A dihydropyrimidine dehydrogenase is the only target of ECHLIB_RS00920 involved in catabolic and metabolic processes. The last putative nuclear effector with a target is a ligase (ECHLIB_RS01395), which interacted with a protein associated with cytochrome c oxidase and had one putative target on the human genome. This protein plays a role in the organization of mitochondria, the assembly of cell components and in the generation of precursor metabolite and energy.

Among the other E. chaffeensis T4Es whose interaction with human proteins was predicted, the transcriptional regulator ECHLIB_RS01860 interacts with two putative targets. The first is the nuclear factor NF-kappa-B, which plays a prominent role in immune responses, responses to stress, and cell death. The second target is SDCB1, which is involved in cytoskeleton organization, cell-cell signaling, locomotion, cell adhesion, and growth (Table S2).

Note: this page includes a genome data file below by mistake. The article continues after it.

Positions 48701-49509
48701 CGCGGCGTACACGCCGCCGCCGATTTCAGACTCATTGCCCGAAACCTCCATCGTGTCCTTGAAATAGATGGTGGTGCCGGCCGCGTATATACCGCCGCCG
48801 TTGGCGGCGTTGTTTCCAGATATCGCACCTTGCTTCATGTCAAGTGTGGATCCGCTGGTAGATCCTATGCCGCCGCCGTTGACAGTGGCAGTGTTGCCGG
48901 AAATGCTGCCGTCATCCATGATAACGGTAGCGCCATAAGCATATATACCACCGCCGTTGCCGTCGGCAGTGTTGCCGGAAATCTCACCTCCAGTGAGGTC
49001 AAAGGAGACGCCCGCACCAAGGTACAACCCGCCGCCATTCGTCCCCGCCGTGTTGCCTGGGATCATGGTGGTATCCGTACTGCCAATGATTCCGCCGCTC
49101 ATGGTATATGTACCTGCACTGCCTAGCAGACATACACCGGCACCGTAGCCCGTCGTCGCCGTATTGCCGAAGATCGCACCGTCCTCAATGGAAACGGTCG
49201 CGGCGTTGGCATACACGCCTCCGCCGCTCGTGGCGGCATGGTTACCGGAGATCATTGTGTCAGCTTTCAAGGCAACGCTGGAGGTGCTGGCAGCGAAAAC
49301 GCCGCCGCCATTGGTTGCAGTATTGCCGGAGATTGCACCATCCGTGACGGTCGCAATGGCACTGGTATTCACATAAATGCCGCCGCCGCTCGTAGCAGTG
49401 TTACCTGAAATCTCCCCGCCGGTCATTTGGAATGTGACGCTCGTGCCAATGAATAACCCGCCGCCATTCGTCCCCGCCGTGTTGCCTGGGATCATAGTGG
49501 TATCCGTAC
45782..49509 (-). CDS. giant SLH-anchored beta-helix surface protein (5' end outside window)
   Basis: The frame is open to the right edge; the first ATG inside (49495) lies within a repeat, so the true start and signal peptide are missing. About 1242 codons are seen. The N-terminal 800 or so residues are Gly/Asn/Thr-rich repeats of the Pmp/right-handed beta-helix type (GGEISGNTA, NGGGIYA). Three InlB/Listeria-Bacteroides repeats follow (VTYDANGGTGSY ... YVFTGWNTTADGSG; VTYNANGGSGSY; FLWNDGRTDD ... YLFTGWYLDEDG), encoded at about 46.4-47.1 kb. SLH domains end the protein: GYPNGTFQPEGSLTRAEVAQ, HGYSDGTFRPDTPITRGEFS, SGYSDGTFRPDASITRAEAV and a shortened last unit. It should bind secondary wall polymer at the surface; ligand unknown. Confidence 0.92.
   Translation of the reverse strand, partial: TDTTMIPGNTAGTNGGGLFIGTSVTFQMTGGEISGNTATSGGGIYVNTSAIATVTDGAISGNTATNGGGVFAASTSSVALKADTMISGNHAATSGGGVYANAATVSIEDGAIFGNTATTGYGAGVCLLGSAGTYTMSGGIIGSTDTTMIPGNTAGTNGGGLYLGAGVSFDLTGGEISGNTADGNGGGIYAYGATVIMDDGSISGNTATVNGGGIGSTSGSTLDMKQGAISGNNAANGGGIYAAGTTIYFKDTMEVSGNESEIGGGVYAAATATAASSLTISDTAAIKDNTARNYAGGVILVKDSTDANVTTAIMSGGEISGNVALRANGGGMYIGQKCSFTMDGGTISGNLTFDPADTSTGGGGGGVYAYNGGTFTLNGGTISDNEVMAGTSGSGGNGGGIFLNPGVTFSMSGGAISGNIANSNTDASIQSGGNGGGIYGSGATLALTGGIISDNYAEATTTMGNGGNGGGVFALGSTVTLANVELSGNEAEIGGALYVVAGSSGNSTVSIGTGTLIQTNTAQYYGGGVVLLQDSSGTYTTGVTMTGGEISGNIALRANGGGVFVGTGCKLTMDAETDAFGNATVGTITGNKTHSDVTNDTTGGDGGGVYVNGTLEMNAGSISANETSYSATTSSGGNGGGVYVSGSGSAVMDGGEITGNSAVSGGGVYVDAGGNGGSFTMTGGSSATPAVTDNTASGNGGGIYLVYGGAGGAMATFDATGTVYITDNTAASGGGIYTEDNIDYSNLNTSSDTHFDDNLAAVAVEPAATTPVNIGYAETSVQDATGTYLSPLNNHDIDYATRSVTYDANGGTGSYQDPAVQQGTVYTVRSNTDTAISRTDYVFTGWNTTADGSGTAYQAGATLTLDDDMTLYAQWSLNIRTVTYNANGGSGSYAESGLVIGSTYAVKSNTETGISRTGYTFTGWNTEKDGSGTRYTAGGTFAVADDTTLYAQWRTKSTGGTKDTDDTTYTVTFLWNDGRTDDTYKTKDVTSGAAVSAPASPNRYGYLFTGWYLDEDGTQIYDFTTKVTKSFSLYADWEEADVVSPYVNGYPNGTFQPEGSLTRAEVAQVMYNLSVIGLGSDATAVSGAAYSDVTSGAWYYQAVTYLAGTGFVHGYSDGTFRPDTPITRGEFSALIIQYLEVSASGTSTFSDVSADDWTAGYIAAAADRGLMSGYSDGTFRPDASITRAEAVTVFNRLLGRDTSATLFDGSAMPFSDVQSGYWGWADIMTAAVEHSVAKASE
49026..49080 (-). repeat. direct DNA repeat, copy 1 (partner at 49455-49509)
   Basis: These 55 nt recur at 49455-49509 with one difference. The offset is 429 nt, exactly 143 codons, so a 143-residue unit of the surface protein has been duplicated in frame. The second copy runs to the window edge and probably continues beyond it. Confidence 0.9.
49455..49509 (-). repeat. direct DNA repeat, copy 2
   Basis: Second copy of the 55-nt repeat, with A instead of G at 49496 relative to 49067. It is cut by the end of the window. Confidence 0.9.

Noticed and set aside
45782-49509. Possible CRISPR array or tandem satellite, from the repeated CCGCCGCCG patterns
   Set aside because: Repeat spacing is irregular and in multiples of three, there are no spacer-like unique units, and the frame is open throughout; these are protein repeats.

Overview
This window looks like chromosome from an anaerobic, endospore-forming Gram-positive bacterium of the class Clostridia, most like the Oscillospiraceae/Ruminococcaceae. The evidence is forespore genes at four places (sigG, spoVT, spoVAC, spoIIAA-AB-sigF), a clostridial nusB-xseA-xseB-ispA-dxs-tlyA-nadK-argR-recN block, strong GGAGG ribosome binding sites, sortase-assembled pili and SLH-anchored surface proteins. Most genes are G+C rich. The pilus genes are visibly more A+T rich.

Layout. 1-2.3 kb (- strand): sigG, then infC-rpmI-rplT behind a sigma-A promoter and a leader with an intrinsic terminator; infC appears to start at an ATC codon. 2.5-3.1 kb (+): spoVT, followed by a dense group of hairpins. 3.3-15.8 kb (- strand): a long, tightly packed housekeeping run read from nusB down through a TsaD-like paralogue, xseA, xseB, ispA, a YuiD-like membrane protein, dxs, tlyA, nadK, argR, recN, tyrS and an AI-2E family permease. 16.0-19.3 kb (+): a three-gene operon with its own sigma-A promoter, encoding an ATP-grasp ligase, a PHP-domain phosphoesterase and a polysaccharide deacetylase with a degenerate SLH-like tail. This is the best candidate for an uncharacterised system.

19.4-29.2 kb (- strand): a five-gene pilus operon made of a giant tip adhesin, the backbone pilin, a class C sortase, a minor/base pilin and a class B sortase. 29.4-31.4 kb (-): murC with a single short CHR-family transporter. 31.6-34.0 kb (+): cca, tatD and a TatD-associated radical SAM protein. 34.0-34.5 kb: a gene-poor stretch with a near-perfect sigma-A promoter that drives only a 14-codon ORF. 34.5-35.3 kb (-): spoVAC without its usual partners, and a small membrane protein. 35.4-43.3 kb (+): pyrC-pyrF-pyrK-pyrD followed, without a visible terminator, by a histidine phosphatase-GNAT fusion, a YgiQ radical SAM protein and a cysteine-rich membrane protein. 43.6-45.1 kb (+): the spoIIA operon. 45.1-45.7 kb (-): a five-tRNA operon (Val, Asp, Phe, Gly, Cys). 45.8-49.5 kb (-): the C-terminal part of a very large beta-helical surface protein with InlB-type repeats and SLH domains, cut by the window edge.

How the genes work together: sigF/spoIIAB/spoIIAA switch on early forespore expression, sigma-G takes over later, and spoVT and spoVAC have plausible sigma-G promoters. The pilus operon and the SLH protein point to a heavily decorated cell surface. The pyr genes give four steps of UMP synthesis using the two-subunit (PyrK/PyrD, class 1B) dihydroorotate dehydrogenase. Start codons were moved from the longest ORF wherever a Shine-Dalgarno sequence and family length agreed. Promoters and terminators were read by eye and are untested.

Finally, four other cytoplasmic E. chaffeensis T4Es (ECHLIB_RS01605, ECHLIB_RS02855, ECHLIB_RS04290, ECHLIB_RS01280) were predicted to interact with one or two proteins involved in reticulum catabolic processes (HERP2), protein folding (SACS), cytoskeleton organization (INF2) and transcriptional repression (ARI4B), or in immune response (antigen processing by HG2A), respectively.

Discussion